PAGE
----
Home Jamaica News Hibbert strikes gold as Jamaica continue to dominate at Carifta Games

Hibbert strikes gold as Jamaica continue to dominate at Carifta Games

Good morning session for the host country on day two of the three-day championships

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Jamaica increased their medal tally during the morning session on day two of the 49th staging of the Carifta Games at the National Stadium in Kingston on Sunday.

Starting the day with 29 medals, Jamaica added two other medals to the tally after Jaydon Hibbert secured gold in the Boys’ Under-20 long jump and Britannia Johnson claimed silver in the Girls’ Under-20 shot put.

Hibbert, a student at Kingston College, claimed his gold with an effort of 7.72m, which was too good for St Vincent’s Uroy Ryan (7.52m) and Barbados’ Aren spencer (7.48m).

Johnson of Camperdown High School claimed her shot put silver medal with a best effort of 14.19m, which she secured on her second attempt after a foul with her first effort.

Treneese Hamilton of Dominica won gold with an effort of 14.58m. Alicia Grootfaam of Suriname won the bronze with 12.97m.

Cedricka Williams, the other Jamaican thrower, finished fourth with an effort of 12.13m, a day after winning the discus title ahead of Johnson.

Jamaica’s medal tally now stands at 31, which comprises 12 gold, 14 silver, and five bronze.

Meanwhile, the Jamaican pair of Bryan Levell and Sandrey Davison won their preliminary races of the Boys’ Under-20 200m very comfortable to progress to the semi-finals, which will take place in the evening session.

Levell, who won the Class One 100m in 10.25 seconds at the Boys and Girls’ Athletics Championships last week, clocked 21.57 in heat four of the Under-20 200m preliminary round to beat Barbados’ Amani Mascoll-Beckles (21.69) and Grenada’s Shavin Charles Hector (22.07).

Davison won his preliminary round heat in 21.53, well ahead of British Virgin Islands’ Wanyae Belle (21.87) and St Vincent’s Devonric Mac (21.95).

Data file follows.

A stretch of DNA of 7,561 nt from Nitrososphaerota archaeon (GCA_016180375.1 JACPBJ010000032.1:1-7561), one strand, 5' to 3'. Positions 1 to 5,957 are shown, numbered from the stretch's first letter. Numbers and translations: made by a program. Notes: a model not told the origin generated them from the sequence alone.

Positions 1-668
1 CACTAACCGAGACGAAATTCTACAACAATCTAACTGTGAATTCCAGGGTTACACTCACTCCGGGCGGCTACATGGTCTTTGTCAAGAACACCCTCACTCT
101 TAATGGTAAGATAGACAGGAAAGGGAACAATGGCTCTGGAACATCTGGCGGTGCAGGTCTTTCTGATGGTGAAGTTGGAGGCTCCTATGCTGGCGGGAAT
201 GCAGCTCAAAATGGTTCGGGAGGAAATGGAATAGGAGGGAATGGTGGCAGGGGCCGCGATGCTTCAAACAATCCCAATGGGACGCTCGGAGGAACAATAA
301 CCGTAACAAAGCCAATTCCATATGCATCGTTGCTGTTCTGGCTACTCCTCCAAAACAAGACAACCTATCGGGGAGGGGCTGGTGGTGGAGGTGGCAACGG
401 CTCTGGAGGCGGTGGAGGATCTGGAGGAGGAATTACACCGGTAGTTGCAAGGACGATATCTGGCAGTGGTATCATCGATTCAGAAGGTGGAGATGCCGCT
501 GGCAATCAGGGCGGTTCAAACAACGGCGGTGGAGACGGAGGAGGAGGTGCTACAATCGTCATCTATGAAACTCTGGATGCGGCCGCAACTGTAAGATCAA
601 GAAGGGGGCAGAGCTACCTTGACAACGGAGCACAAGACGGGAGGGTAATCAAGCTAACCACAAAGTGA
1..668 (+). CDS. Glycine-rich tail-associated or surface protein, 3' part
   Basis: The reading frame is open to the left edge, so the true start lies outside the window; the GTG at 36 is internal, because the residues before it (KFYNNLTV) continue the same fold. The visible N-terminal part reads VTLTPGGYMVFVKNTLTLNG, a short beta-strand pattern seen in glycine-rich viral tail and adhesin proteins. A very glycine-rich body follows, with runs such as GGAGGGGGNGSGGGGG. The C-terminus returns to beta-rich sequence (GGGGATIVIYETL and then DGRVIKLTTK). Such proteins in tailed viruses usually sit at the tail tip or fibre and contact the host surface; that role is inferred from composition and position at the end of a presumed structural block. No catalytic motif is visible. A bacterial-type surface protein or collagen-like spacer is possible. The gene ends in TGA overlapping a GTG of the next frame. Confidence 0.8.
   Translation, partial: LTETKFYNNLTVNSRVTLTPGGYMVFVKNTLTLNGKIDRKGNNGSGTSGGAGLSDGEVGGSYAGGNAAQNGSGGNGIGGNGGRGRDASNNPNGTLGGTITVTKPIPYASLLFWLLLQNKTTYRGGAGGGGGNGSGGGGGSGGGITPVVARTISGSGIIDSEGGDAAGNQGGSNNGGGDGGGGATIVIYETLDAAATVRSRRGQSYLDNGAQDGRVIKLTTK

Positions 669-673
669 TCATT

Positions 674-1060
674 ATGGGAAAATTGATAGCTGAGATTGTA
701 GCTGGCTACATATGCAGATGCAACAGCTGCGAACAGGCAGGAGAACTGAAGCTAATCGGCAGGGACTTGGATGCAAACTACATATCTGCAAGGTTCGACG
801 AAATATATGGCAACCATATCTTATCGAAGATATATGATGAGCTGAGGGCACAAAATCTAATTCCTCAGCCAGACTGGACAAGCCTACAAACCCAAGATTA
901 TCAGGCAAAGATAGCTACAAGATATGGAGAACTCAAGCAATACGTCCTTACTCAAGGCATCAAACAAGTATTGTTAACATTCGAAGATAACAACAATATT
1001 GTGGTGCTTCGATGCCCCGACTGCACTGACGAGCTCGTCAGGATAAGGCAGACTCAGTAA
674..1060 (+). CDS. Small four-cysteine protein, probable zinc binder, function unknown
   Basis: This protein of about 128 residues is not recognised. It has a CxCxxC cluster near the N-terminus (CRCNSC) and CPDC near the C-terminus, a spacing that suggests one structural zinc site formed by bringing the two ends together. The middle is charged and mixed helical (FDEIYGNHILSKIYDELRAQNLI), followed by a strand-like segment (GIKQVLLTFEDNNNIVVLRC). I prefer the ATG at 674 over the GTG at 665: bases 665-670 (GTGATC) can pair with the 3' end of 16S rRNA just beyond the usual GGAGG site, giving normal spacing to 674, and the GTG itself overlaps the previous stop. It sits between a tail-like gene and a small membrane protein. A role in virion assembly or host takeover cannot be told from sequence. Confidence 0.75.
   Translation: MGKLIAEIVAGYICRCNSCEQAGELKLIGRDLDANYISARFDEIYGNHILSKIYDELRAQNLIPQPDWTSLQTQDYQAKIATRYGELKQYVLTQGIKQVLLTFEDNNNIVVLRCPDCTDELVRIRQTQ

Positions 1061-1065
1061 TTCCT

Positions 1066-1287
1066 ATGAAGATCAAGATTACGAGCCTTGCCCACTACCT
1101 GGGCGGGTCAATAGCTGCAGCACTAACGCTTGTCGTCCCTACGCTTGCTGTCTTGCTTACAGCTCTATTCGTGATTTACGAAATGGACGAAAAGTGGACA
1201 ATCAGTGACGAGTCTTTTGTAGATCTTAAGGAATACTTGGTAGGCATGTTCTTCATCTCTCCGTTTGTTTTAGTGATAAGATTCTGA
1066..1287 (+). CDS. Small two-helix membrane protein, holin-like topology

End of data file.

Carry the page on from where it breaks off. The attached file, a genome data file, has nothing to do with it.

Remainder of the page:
Nazzio John of Grenada leads all qualifiers into the semi-finals with 21.52 seconds.

Davison’s 21.53 represents the second quickest qualifying time while Levell’s 21.57 is the third quickest.

Jamaica’s Sabrina Dockery leads all qualifiers in the Girls’ Under-17 200m with 21.18 seconds.

Dockery’s teammate Theianna Lee Terrelonge, who claimed the bronze medal in the 100m behind the impressive Adaejah Hodge of the British Virgin Islands on Saturday, has the third-quickest qualifying time going into the semi-finals with 25.09 seconds.

Hodge, the big favourite for the sprint double, is the second quickest going into the semi-finals with 24.19 seconds.

Jamaicans Andrene Peat and Ricaria Campbell are safely through to the Girls’ Under-17 800m final.

Peat qualified for the medal round after finishing second behind Guyana’s Attoya Harvey in heat one of the preliminary round.

Harvey easily secured the victory in 2:15.76 to lead all qualifiers into the final, which is scheduled for Monday’s third and final day.

Peat was just behind in 2:15.79, the second quickest qualifying time.

Campbell secured her spot with a 2:20.06 clocking for second behind Narissa McPherson, another Guyanese, in heat two.

Campbell’s 2:20.06 represents the fourth quickest qualifying time.

McPherson won the heat in 2:19.89, the third quickest qualifying time.

J’Voughnn Blake remained on course for the Boys’ Under-20 800m/1500m double after easily qualifying for the 800m final.

Blake, who won the 1500m gold on Saturday’s opening day in 4:00.04, secured his spot in the 800m medal round with a 1:58.31 clocking for third place behind Allan Lacroix (1:57.92) of Guadelope.

Adrian Nethersole, who closed a one-two finish for Jamaica in the 1500m, is also safely through to the 800m final.

Nethersole clocked 1:55.89 for third place in his heat. Nirobi Smith Mills of Bermuda took the heat in 1:55.11 to lead all qualifiers into the final.

Nethersole’s 1:55.89 is the third quickest qualifying time while Blake’s 1:58.31 is the slowest going into the final.

Jamaica are hoping to better their 2019 performance in the Cayman Islands when they amassed 85 medals (36 gold, 33 silver, and 16 bronze) to win the Carifta Games for the 35th straight year.

The Carifta Games were cancelled in 2020 and 2021 because of the COVID-19 pandemic.

The victory for Jamaica when the Games were last held in 2019 also means that in the 48-year history of the championship, the country has topped the medal table 43 times and its last defeat was in 1984 when The Bahamas won at home.

The 85-medal haul in 2019 was one less than Jamaica’s best-ever medal haul of 86, which was achieved at the 2016 Games in Grenada and equalled in 2017 in Curacao.